|Gates Charity Is Doubling
By STEPHANIE STROM
Published: January 25, 2005
http://www.nytimes.com/2005/01/25/national/25gates.html?oref=login&oref=login&th (must register to view original article)
The Bill and Melinda Gates Foundation is doubling its contribution to increase access to basic childhood vaccinations in the world's poorest nations, bringing its total commitment to $1.5 billion.
Melinda Gates said that the foundation was doubling the $750 million donation it made in 1999 to establish the alliance because that donation was "the best investment we've made."
She said that more than 42 million children had been vaccinated against hepatitis B, that more than 670,000 premature deaths had been prevented from 2001 through 2003 and that 991 million syringes had been used to improve vaccine safety, since they could only be used once. "It's clear that vaccines are the best investment the world can make in children's health," Mrs. Gates said during a conference call last week that was conducted under an agreement that the announcement would be made today.
Together, the Gates Foundation's grants to the immunization project are its biggest commitment, exceeding its $1 billion grant to the National Association for the Advancement of Colored People for scholarships.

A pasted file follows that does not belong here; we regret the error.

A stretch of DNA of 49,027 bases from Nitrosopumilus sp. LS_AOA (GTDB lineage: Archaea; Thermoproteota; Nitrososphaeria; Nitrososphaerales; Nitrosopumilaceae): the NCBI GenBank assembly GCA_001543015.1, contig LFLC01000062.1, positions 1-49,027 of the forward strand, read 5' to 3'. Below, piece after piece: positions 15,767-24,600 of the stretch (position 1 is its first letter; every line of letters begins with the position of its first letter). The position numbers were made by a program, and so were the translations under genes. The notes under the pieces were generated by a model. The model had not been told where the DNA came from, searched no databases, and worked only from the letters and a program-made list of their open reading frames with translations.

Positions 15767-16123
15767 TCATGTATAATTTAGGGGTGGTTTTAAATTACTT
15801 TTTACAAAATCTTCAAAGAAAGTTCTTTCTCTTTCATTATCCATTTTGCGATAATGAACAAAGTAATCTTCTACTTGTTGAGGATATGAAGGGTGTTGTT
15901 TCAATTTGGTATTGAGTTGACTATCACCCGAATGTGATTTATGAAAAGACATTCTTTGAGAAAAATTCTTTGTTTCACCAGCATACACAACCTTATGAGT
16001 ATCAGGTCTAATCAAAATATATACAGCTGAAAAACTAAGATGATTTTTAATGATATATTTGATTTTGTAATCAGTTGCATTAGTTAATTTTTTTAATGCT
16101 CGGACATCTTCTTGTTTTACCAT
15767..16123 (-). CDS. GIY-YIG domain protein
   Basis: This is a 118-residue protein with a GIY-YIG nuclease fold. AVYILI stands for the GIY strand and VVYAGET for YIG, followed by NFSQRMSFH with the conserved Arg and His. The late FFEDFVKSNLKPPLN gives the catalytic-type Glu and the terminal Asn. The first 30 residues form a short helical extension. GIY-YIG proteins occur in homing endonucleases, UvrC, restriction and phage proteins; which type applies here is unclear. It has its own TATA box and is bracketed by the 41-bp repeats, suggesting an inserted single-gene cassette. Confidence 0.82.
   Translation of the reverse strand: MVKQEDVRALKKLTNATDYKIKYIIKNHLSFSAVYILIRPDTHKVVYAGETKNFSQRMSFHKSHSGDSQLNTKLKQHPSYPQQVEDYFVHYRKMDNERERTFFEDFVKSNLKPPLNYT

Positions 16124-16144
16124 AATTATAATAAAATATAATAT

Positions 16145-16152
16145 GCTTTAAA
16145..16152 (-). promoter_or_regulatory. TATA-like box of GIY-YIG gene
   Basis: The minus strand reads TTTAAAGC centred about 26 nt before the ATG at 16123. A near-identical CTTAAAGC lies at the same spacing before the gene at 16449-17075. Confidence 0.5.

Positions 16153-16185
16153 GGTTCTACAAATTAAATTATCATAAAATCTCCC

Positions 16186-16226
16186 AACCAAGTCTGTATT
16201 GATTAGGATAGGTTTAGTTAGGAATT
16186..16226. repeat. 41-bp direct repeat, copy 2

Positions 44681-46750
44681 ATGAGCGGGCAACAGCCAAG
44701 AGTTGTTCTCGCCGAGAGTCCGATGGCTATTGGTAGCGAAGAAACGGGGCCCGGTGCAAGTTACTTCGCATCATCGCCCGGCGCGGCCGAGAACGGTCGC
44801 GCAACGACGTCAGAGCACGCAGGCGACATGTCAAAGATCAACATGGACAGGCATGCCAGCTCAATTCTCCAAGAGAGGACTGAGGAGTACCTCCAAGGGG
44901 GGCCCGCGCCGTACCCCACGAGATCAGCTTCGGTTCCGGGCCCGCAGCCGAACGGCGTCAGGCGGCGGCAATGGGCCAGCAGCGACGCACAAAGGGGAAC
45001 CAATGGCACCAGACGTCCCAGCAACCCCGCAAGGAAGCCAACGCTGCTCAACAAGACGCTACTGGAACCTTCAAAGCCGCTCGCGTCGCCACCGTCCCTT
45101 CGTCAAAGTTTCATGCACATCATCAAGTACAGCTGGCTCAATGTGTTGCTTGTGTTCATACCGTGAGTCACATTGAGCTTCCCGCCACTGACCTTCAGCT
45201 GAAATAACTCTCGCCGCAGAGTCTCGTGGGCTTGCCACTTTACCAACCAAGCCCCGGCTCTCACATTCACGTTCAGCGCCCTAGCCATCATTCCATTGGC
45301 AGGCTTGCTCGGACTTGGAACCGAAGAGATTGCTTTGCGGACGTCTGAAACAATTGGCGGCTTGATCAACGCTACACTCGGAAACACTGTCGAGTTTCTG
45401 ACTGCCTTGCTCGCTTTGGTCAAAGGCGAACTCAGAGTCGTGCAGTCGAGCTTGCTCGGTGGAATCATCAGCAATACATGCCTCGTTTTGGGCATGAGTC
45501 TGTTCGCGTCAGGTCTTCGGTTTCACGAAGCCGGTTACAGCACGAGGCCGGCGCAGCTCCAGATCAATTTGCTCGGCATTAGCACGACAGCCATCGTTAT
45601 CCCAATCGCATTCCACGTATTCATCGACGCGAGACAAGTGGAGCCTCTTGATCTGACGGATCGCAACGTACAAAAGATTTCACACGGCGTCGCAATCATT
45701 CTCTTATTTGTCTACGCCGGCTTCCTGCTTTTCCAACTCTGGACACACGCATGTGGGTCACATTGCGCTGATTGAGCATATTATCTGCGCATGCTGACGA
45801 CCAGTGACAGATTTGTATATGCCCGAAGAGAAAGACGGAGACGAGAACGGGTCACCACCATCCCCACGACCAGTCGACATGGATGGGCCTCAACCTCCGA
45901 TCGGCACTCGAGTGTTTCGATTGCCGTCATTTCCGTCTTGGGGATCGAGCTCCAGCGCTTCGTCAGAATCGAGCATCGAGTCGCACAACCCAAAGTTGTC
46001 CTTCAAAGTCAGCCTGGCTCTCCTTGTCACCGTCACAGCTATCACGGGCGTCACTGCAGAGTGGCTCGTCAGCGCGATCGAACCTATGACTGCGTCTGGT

One way the foundation assesses the "bang" it gets for its bucks is how much money the recipient organizations can then attract from other donors. The first Gates grant for immunization, for instance, resulted in roughly an equal amount pledged from other donors, mostly governments. So the immunization alliance received a total commitment of about $1.4 billion in its first five years.
In a 2003 interview, Mr. Gates said he had hoped each dollar in the foundation's grants would produce two dollars in other contributions, but he said in a telephone call that he was satisfied.
Mrs. Gates said the foundation's latest grant should help reassure potential donors. "People need to know this is a long-term commitment," she said. "They need to know it's something that will be sustained in a big way." Drug companies, for instance, want to know that the distribution systems being put in place in impoverished countries are supported so that their investments in manufacturing vaccines will pay off.
Among governments, Norway gave $150 million in the immunization alliance's start-up phase and said during the conference call that it would contribute $290 million more over the next five years. Only the United States has given more, $219 million in the first five years.